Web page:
As we are in the heart of summer, the height of “silly season” (as I’ve seen it referred to by members of the British press) during which members of the Royal family take their summer break and decrease their number of engagements, and Kate continues her maternity leave, I think it is time that we turn our attention to our own community and cast an eye on recent changes that have taken place.
In other words, what on earth is going on with members of the Kate-watching community? The recent uptick in hostility on Twitter, in the comments on various blogs, in the flat-out nasty comments on articles posted to newspaper websites is noticeable and, frankly, shocking. Now, I’ve written several times of my firm belief in the value of diverse opinions and the importance of being able to express those opinions. I further hope that I’ve demonstrated that I myself hold diverse opinions on the Duchess of Cambridge and the Royal family – sometimes I agree with decisions that are made, sometimes not – and that you, as readers, are welcome to agree with me or not. Most importantly, I believe that however disagreement or debate is expressed, it is expressed politely.
But I’m not here to mother you or rap your knuckles with a ruler like a stern teacher – instead, let’s try to figure out what’s happened in our community that has led to such a dramatic increase in aggression over such a short period of time. In my thoughts about the root causes of the problem, I’ve come up with three potential sources that might have triggered, or at least worked together, to generate an environment that led to this outbreak in hostility.
The Beast that is Twitter
A large part of the increased anger seen in our community is fueled, in part, because of the medium through which we often communicate. Twitter is a wonderful communication tool and an AWFUL one. Twitter allows people from all over the world communicate instantaneously, in real time, about whatever topics they wish. Twitters allows people to share images, small videos, and links, and then connects them all via hashtags – a truly brilliant system.
But what is lost in translation? Facial cues and, most importantly, TONE. A tweet (complete with emojis or punctuation) fails to convey what the author feeling. For example, what is the feeling behind this sentence:
“No. I don’t see how you can say her dress is green. The company said it’s teal.”
Is the writer simply being factual? Rude? Snide? Questioning? Confused? Who knows? Without facial cues or vocal tone, we have no idea. However, as a reader, we make a snap decision and react based on that decision. So, if a reader decides that the writer is being rude, they then respond in a hostile manner. I cannot tell you how many exchanges on Twitter I’ve seen in this pattern, in which a tweet is interpreted as being rude or snide (and sometimes it is, sometimes it isn’t) and then it sparks an aggressive response. The original writer then feels attacked and either attacks in return or accuses the responder of “bullying” and it all goes downhill from there. And this pattern happens over and over and over again.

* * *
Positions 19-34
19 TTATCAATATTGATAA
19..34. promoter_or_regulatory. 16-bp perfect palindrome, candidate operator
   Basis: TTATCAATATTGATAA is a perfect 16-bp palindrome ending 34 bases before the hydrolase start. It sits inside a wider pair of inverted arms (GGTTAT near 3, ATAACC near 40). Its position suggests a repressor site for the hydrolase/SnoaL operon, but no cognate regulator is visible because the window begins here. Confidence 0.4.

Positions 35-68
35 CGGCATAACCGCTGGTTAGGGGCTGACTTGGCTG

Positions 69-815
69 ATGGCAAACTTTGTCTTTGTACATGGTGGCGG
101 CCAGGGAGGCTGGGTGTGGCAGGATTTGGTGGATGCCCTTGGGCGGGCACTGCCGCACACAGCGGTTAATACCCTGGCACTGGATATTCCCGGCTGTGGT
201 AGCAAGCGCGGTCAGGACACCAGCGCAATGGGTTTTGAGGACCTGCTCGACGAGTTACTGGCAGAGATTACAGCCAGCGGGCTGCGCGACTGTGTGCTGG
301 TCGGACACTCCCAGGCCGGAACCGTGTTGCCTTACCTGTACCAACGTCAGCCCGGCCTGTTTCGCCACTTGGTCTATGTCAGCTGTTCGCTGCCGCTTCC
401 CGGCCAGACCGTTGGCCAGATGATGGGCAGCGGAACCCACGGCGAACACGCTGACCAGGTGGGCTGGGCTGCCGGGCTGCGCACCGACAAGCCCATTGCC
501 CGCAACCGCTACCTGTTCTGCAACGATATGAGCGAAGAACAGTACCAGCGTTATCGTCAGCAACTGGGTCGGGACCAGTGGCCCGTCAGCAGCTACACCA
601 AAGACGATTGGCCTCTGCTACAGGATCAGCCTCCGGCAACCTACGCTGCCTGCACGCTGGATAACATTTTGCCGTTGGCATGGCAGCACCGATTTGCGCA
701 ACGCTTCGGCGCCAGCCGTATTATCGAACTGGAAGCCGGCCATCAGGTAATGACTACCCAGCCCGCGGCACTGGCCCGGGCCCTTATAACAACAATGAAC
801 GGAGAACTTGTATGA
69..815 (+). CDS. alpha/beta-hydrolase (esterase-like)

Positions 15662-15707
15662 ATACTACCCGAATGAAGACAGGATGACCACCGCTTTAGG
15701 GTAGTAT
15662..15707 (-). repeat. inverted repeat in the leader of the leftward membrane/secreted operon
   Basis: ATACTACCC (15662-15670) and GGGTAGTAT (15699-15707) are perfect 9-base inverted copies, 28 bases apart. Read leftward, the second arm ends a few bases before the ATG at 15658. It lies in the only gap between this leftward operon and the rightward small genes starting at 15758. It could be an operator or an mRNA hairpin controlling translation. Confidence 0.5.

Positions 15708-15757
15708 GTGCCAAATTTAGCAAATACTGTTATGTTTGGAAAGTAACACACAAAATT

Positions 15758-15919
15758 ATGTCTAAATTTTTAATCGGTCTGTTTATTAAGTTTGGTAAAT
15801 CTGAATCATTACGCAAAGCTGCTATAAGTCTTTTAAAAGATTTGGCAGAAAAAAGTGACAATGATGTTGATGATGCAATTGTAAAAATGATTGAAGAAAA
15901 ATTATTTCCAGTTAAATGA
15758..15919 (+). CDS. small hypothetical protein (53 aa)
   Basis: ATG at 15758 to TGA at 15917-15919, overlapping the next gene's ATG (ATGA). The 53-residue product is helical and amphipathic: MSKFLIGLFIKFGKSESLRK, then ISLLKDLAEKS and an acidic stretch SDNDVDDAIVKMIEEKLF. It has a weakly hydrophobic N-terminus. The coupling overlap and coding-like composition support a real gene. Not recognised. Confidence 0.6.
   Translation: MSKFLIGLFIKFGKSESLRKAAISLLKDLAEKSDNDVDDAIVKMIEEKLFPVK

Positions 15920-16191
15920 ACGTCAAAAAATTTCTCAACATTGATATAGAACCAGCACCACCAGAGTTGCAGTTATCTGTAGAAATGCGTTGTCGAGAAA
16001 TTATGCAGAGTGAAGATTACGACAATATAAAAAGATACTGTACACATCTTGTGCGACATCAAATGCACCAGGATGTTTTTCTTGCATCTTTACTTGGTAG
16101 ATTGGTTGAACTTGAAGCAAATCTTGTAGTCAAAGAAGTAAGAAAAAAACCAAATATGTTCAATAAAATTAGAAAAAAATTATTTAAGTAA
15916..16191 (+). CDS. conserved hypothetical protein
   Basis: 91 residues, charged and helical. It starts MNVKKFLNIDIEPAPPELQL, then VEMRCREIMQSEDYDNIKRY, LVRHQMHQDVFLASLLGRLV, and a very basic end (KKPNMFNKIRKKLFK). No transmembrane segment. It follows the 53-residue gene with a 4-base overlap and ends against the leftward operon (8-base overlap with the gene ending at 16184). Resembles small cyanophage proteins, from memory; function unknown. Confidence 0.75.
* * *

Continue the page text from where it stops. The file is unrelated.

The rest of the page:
Another problem with Twitter are the “Favorite” and “Block” buttons – good ideas in theory, problematic in usage. As social scientists are discovering, we favorite what we like and agree with, and we block what we dislike and disagree with, leaving us with very polarized feeds. In other words, my Twitter feed becomes a list of people who think and act just like me, and who always agree with me – a bunch of sycophants, if you will, with no one to possibly change or challenge my point of view. The “Block” button become a tool with which to threaten people, so that, instead of working out disagreements, now we can simply refuse to ever speak to them again (in psychology, this is called ‘stonewalling’ and is the very definition of passive aggressive, unhealthy conflict behavior). In essence, Twitter allows us to run away from conflicts and to stay within our own little cliques of like-minded people who do not challenge our world-views. Now you can see how Twitter allows hostility to increase: by permitting users to escape disagreements, we never learn conflict resolution. All users learn how to do is pick fights, and then run away.
Too Many Cooks in the Kitchen?
Next, it has come to my attention that, prior to the recent increases in anger and belligerence in this community, the Kate-watching contingent has noticeably grown. There has been a marked increase in people actively tweeting and blogging about their thoughts and experiences about Kate. More people are hosting blogs about the Duchess of Cambridge, more people are engaging in discussing on those blogs about Kate, and more people are sharing news and photographs about Kate. Of course, all of this leads to more people sharing opinions and disagreements about Kate.